This one is actually more memorable for me, since it was during a year when I was living in Manhattan and I was able to go to the game. As you may recall, ESPN gave this game the respect it deserved by bringing College GameDay to Manhattan. I'd probably be willing to wager that's the craziest Bramlage has ever been before noon.
Sure, Kansas State had suffered a disappointing loss to Okie State just a week before, but they'd also beaten No. 1 Texas on that same court, so I felt a lot more confidence. Plus, Jacob Pullen and Denis Clemente could do anything.
Well, it turned out we got bad Clemente that day, but luckily he was offset by a somewhat rare sighting of a motivated Wally Judge. KU turned to its incredibly annoying shooting guard Sherron Collins, who managed to continually find ways past the K-State defense for layups or getting the ball into Cole Aldrich.
Things got a little tense early in the second half, but I felt pretty sure it was going to be a big win when K-State rallied back from an 8-point deficit. Then things got really tense, and a back-and-forth game came down to Collins, who failed on his first attempt to win thanks to a steal by defensive stud Dominique Sutton.
Sadly, Collins converted a second chance, then K-State embarrassingly allowed an offensive rebound on a free throw, and Jacob Pullen's three at the buzzer served only as a warning of things to come. Of course, we had the last laugh when the Wildcats won one of the most ridiculous Sweet 16 games ever while KU stumbled against Michigan State. Good times.
Jan. 23, 2013: No. 3 Kansas vs. No. 11 Kansas State
That all brings us to today, when Kansas' two best teams (sorry, Wichita State, but you lost to Tennessee. I live in Tennessee. They're terrible.) square off in what will undoubtedly be a full Bramlage Coliseum. Three weeks ago, I would have predicted a dominating win for Kansas, who looked pretty much unbeatable after a string of blowouts in Allen Fieldhouse and a statement win in Columbus. Plus, K-State looked less than sharp despite a win against Florida that seemed (and yes, still kind of seems) like an anomaly.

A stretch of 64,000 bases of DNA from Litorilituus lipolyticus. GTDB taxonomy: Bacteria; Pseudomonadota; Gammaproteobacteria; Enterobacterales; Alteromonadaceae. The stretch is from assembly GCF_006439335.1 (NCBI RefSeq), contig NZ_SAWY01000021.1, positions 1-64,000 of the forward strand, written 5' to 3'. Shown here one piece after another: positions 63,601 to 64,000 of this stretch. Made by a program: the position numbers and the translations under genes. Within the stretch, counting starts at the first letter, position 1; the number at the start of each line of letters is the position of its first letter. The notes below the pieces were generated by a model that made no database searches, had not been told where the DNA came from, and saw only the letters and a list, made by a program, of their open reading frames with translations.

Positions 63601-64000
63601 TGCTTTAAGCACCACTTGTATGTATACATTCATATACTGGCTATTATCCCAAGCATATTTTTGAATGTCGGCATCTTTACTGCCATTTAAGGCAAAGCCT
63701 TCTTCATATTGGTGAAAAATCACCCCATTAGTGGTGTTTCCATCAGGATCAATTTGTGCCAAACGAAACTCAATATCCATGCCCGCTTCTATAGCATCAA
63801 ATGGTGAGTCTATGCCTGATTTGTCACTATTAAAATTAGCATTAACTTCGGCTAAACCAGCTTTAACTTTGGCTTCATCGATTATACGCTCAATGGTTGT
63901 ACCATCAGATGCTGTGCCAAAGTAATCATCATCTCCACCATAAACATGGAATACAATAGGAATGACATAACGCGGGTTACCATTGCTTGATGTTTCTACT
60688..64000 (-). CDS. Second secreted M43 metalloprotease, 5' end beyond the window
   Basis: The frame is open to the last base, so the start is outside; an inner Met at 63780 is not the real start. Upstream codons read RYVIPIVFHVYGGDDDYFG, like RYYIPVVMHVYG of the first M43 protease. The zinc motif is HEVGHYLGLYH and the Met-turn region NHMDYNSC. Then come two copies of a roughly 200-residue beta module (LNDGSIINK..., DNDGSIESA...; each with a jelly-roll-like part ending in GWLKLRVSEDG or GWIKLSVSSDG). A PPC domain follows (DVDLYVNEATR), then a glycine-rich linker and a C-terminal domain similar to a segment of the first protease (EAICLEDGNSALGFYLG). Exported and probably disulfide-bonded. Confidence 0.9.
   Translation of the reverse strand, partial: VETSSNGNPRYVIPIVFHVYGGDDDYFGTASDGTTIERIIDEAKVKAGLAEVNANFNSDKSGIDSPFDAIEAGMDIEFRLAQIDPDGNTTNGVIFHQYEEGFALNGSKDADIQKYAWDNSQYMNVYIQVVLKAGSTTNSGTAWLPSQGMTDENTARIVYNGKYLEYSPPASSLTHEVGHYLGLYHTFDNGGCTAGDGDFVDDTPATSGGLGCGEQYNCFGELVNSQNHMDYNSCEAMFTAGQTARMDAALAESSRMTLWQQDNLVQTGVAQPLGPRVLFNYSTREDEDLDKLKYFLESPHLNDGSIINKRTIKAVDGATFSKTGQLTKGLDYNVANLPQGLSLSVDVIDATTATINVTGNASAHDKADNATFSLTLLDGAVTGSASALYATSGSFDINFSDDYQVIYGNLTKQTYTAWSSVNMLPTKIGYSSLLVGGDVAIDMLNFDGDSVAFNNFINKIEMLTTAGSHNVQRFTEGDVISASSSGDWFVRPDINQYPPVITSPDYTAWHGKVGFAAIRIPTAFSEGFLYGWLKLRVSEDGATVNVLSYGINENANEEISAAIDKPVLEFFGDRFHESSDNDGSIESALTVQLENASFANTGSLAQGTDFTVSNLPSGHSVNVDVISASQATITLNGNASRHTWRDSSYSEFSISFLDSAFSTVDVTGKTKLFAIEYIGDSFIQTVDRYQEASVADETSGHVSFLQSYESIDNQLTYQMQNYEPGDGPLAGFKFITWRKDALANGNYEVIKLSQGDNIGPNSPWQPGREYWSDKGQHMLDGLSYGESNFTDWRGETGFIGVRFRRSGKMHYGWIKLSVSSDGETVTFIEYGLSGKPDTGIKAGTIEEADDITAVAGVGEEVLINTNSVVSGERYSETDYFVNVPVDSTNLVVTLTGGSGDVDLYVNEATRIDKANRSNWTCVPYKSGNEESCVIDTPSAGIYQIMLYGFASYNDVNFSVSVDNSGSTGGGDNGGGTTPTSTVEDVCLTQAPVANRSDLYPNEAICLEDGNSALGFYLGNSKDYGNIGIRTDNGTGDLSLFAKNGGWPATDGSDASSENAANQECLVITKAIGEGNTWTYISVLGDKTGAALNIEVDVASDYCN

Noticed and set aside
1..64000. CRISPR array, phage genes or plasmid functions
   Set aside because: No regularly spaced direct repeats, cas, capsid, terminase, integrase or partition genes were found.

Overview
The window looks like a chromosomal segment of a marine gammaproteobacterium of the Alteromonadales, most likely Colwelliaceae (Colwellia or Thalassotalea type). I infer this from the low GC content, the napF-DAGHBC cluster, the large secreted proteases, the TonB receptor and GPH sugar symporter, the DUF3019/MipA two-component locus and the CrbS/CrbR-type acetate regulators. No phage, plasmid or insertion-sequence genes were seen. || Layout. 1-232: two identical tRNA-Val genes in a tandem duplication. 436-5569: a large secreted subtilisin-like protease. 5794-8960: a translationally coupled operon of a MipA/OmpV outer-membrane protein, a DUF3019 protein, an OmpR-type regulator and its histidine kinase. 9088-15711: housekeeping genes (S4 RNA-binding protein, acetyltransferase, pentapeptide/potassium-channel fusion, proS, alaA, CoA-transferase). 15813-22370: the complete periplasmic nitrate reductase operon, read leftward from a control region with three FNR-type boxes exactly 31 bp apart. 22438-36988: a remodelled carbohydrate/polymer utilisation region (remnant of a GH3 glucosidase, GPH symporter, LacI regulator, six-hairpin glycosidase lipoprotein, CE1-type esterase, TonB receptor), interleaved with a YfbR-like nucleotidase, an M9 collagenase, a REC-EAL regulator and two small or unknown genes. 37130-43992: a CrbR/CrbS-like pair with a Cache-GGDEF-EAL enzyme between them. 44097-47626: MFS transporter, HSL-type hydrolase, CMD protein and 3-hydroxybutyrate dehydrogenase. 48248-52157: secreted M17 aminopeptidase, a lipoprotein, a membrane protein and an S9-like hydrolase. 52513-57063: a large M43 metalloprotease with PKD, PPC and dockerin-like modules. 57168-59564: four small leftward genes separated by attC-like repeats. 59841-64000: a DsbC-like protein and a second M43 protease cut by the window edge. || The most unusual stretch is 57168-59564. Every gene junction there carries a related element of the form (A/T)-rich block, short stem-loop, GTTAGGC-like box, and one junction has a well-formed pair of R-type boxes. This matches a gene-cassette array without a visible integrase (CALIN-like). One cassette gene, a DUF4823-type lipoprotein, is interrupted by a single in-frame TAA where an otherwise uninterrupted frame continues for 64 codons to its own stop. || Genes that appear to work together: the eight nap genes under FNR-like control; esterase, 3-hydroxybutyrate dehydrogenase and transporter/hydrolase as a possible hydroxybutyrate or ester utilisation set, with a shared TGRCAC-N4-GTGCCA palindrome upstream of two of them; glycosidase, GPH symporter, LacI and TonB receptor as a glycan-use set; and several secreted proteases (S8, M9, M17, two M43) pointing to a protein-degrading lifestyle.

Since then, though, things have changed considerably. Rodney McGruder has brought the KSU offense to life, and Kansas survived a home win against Iowa State and a road win that sent Texas to 0-4 (take a second to stop and laugh) in the Big 12.
This seems almost too obvious to even type, but this game will come down to defense. Jeff Withey and his remarkable penchant for blocking shots while
not getting called for fouls not fouling means Rod's runners will need to be working, and Thomas Gipson will have a much tougher time finding his looks inside.
Jordan Henriquez's best shots (notably the big hook and the 10-15 foot jumper) will remain pretty much unblockable, so a big game for him would be incredibly useful. Obviously, his help on defense in stopping the penetration of Ben McLemore and Travis Releford, among others, would be nice to have.
Elijah Johnson hasn't exactly inspired confidence for Jayhawk fans at the point lately, so if Angel Rodriguez could stay on the floor and get in Johnson's head, it could lead to good things. Withey must not be allowed to catch the ball near the basket, and I'm quite concerned about the damage he could do against Thomas Gipson, especially if JO gets in foul trouble.
The 3-point shooting of Rodriguez and Shane Southwell (I'm trusting Rod until further notice) needs to be on point, and if Will Spradling can just not panic too much and make 1 or 2 (1-9 last year from 3 against KU) against a dangerously athletic defense I'll probably be satisfied. It should go without saying that if we'll be relying on jumpers, the screens, passes and cuts need to be absolutely as crisp as possible.
Much like how I felt about a KSU win over KU a few short years ago, I won't actually believe in the possibility of Kansas State (or any team that is not Kansas, really) winning a Big 12 title it would take a monumental collapse to choke it away. But a win tomorrow (not to mention Saturday at Ames) would certainly be a big step in the right direction.